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  Top Three Elite Ingredients?

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renone blog
Joined: 8/28/2009
Location: Charleston
Posts: 1
Posted: Oct/17/2009 11:55 AM PST

So let's talk ingredients. What do you consider the best ingredients for a compost pile, food wise? If you could make a concentrated "super compost" out of three of four things what would you use?

The reason I ask is because I'm considering making a super concentrated compost based around the richest ingredients. This all spurred one day while working at my bakery and tossing pounds of banana peels into the trash. I realized I have unlimited access to many restaurants and their bi-products.

So what do you think? If I try to use mostly banana peels, like 1/2 total... What else should I add? Coffee grinds, eggshells, grass...

I'd be very grateful to discuss more ideas and suggestions. Thanks!

SarahJane blog photos
Joined: 3/15/2009
Location: Albany NY
Posts: 1550
Posted: Oct/17/2009 9:57 PM PST

You've already named 3 of the best in my opinion. Banana, coffee grinds, and eggshells.

I think other veggies are excellent, too. I use all my salad scraps. Even paper is good as long as it isn't greasy. Like used paper towels, napkins.
Joined: 3/18/2010
Location: Eastern PA
Posts: 1
Posted: Mar/18/2010 6:35 AM PST

Well, it's all about balance. You simply must have some "brown" material for effective composting. A mix of mostly "green" ingredients will just be a mixture of garbage ... not compost. For a great and simple list, see the ingredients suggested by the Compost-twin folks at There are some other good articles on composting on the site, as well.
bussete1 blog photos
Joined: 8/18/2007
Location: Omaha
Posts: 330
Posted: Mar/27/2010 3:18 PM PST

I know that the eggshells help the worms make babies, and worms are the ones that make the compost into dirt. I was also under the impression that you need a combination of food and yard waste because of the nutrients in both.
TnTom blog photos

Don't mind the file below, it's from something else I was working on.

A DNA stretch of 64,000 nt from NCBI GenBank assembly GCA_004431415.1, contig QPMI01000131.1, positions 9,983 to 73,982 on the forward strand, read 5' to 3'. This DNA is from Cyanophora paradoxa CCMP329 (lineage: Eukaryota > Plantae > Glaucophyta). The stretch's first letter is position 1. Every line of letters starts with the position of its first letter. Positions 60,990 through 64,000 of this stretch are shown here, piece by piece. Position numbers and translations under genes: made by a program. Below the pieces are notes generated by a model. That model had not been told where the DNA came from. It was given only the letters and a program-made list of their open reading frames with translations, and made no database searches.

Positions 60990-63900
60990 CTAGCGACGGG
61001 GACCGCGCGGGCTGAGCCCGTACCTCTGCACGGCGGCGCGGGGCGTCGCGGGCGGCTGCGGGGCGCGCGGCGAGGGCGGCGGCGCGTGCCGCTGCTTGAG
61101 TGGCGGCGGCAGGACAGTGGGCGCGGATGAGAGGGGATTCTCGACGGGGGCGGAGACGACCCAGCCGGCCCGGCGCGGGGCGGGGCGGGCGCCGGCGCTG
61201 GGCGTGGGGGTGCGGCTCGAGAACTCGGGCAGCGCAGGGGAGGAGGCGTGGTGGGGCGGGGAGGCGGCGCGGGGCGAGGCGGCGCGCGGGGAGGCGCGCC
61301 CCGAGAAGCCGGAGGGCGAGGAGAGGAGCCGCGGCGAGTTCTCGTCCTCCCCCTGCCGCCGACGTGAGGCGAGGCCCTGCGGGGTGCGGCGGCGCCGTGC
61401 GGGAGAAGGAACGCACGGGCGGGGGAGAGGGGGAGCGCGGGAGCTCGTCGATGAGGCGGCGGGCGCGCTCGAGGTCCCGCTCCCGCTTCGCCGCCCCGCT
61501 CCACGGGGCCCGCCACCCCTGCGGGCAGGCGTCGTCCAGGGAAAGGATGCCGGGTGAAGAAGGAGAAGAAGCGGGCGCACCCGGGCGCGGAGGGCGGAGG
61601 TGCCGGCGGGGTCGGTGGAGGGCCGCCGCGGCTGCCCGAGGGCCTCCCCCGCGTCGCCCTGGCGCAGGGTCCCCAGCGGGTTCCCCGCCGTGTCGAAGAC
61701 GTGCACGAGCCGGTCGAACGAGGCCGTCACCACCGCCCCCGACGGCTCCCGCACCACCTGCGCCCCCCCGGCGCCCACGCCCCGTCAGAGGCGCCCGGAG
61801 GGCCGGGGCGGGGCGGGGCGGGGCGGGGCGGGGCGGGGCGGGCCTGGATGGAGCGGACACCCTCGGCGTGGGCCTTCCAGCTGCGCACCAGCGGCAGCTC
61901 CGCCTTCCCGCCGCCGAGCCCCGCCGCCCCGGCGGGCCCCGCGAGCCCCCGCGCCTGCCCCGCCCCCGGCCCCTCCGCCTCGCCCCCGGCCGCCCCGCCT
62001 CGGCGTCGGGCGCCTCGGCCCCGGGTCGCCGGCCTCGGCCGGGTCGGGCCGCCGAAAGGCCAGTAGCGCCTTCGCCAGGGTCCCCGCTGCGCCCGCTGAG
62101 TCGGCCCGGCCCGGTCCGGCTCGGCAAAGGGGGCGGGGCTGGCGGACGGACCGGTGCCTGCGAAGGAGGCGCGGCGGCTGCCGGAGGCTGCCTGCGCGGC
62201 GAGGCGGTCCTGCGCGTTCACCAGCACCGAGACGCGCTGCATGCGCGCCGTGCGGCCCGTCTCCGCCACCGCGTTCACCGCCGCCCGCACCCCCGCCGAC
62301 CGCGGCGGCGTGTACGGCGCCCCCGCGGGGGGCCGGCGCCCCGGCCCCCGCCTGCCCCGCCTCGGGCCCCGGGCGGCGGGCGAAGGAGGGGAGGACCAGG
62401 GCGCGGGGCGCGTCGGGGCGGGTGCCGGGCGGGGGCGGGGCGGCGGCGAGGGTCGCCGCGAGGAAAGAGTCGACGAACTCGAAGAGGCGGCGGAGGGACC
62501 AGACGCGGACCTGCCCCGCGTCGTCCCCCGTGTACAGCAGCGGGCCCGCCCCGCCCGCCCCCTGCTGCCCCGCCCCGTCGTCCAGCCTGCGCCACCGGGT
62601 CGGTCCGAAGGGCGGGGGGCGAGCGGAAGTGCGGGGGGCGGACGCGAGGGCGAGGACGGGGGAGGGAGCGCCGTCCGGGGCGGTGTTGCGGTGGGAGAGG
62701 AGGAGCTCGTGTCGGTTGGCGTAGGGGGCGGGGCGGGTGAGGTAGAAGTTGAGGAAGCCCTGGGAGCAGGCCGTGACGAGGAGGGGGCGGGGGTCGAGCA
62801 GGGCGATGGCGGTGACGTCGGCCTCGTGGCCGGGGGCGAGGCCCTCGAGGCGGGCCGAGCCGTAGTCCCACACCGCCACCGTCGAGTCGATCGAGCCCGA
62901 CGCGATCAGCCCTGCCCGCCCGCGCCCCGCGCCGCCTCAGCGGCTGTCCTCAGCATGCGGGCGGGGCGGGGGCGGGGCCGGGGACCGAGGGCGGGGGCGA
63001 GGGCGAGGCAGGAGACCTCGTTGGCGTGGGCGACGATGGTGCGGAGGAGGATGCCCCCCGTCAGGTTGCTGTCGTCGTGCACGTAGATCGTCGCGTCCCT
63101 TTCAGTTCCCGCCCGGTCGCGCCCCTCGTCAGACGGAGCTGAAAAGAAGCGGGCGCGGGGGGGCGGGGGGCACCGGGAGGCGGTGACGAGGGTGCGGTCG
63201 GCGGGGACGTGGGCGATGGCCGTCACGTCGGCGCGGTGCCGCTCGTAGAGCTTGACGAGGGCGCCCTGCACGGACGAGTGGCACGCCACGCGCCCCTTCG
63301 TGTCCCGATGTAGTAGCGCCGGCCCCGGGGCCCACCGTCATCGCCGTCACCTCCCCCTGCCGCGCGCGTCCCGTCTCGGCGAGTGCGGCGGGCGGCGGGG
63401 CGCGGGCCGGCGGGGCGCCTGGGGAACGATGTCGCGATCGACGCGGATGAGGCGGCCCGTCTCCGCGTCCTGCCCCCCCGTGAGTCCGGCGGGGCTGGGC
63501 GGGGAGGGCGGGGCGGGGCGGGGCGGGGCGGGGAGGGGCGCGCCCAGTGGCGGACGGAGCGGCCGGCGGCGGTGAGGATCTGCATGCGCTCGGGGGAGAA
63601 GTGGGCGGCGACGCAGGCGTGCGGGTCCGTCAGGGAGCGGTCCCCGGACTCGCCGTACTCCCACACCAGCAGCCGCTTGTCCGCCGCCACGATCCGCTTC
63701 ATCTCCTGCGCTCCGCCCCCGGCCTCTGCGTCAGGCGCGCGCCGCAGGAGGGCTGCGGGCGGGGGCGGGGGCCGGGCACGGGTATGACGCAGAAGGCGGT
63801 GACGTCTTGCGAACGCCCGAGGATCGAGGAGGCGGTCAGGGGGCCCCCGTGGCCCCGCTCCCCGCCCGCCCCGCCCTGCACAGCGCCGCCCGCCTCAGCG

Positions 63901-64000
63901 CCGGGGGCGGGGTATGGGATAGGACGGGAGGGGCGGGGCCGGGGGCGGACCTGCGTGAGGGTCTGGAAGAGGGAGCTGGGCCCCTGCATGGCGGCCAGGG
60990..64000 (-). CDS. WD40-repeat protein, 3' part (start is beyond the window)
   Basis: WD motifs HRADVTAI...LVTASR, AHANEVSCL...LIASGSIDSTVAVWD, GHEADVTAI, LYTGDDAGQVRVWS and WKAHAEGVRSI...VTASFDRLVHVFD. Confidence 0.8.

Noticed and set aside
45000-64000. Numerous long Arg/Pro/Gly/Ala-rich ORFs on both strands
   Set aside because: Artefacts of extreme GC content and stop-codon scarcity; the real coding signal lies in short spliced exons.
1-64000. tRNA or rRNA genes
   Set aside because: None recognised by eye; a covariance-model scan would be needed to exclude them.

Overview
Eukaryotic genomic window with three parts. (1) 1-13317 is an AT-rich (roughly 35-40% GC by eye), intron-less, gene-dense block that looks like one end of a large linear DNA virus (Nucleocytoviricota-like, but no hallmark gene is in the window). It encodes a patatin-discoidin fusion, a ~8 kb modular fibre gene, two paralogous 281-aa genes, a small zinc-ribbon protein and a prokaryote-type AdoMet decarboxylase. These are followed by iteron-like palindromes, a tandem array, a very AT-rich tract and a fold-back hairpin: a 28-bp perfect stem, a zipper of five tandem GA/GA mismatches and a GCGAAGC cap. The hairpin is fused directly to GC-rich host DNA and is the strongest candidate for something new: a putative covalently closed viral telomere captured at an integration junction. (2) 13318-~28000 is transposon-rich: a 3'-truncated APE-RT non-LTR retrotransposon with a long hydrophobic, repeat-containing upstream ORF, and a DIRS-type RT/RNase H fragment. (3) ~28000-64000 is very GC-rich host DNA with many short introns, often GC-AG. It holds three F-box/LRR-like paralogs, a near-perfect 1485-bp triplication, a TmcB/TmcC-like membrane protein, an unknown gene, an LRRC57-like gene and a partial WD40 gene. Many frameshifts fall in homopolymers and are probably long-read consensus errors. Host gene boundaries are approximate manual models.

Joined: 4/06/2010
Location: Woodbury Tn
Posts: 719
Posted: Apr/08/2010 7:39 AM PST

Composting without knowing! I have been piling my lawn clippings and fall leaves for about 10 years. I retired last April and we (wife and I) have just started our first garden with the hopes of growing some vegies.

Our soil is mostly clay and sand and the famous Tn rocks which grow with great vigor. I have heard of composting without much knowledge of the subject so began doing some research. I took a pitch fork to the piles I have accumulated and see that they have mostly turned to what looks like dark rich soil something you don't see much of around this neck of the woods.

Our plot is tilled and cultivated and not yet planted but I think we will begin in the next few days.

My question is should I add the compost and till it in or allow it to lay on top or both or does it matter?

What is the down side of using this composition? It sure looks nice.

Joined: 4/13/2011
Location: Stevensville, MT
Posts: 7
Posted: Apr/16/2011 2:45 PM PST

I actually heard that banana peels have a natural defense against being broken down by bugs--anyone else hear that?

Also, I just listened to a podcast newly put out by Paul Wheaton and Helen Atthowe on composting, (as well as veganic farming and native plants), and they agreed that alfalfa grass was really awesome for compost because it was a perfect ratio of what a balanced compost needs. ( 015-compost-vegan-permaculture-native-plants/)
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